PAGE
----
Although there are many ways to save for a child's college education, I recommend that my clients consider these two methods.
A common concern in physician families is the cost of educating children. Indeed, this represents perhaps one of the greatest lifetime expenses for a family, especially with more children, and most especially if a private college and/or graduate school is included.
I have advised families that have spent well over a million after-tax dollars to educate their children (meaning 150 percent of that amount in taxable earned income).
To make it simple, there is no better way to save for college than with 529 college savings plans. There are actually two types of such plans:
1. Prepayed state tuition. This option is only available in certain states, and it allows the family to prepay tuition (and often some dorm expenses) with a guaranteed sum up front. The younger the child, the less the payment. If the child does not go to a state school, the money is refunded, often with a modest set of earnings. The advantage of prepaid tuition is that you are able to guarantee a return on investment equal to the rate of educational inflation, which is traditionally higher than routine inflation.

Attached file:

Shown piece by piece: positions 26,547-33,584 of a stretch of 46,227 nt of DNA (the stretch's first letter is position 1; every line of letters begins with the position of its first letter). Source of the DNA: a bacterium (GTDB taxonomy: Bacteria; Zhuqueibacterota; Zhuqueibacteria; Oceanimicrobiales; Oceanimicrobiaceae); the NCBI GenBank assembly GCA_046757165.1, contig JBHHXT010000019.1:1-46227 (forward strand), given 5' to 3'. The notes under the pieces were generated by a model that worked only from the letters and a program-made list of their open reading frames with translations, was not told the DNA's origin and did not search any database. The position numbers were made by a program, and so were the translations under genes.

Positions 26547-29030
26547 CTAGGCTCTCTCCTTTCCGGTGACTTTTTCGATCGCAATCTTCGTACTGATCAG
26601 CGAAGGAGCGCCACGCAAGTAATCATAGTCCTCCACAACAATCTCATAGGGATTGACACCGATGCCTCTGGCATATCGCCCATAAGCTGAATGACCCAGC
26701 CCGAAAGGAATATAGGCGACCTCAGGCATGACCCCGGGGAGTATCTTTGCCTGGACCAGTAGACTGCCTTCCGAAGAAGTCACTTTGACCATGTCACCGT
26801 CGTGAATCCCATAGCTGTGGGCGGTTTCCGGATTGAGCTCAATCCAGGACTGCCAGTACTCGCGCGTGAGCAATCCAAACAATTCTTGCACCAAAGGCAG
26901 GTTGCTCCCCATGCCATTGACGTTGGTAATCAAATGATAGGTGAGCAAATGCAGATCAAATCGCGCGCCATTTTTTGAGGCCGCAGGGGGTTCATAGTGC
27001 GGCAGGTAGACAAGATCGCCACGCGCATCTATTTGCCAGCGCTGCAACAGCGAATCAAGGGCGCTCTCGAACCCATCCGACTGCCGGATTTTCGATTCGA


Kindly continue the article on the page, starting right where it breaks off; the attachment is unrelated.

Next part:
2. True college savings plans. More common are true college savings plans in which you deposit after tax money which is invested in various types of customized or "automatic" portfolios. The earnings are all tax free as long as they are withdrawn for educational purposes such as:
• Room and board equal to what the college would charge (a dorm room and meal plan)
• A computer, if required, and Internet access fees
Note that you are not saving any money on current taxes, but you are also not pay taxes on the growth of the funds in the plans. Technically, the funds should be withdrawn to refund your outlays for the above costs in any given calendar year. You can take withdrawals for a given calendar year until three months into the next year as well. Note that if you have money left over when one child finishes school, you can transfer the plan to another child.
These funds are asset protected in most states, yet are still technically "owned" by the parent or grandparent. The funds can actually be pulled back to the owner if not used, although there will be taxes and a 10 percent penalty assessed on the earnings.
Although there are other ways to save for education such as the Coverdell Educational IRA, there is no other method I'd recommend other than the 529 plan types mentioned above.
Every state has these plans, and many are very low cost. Avoid broker sold plans and do-it-yourself. The portfolios are often automatically adjusted by the student's age by the plan, so why pay a broker thousands of dollars to do nothing?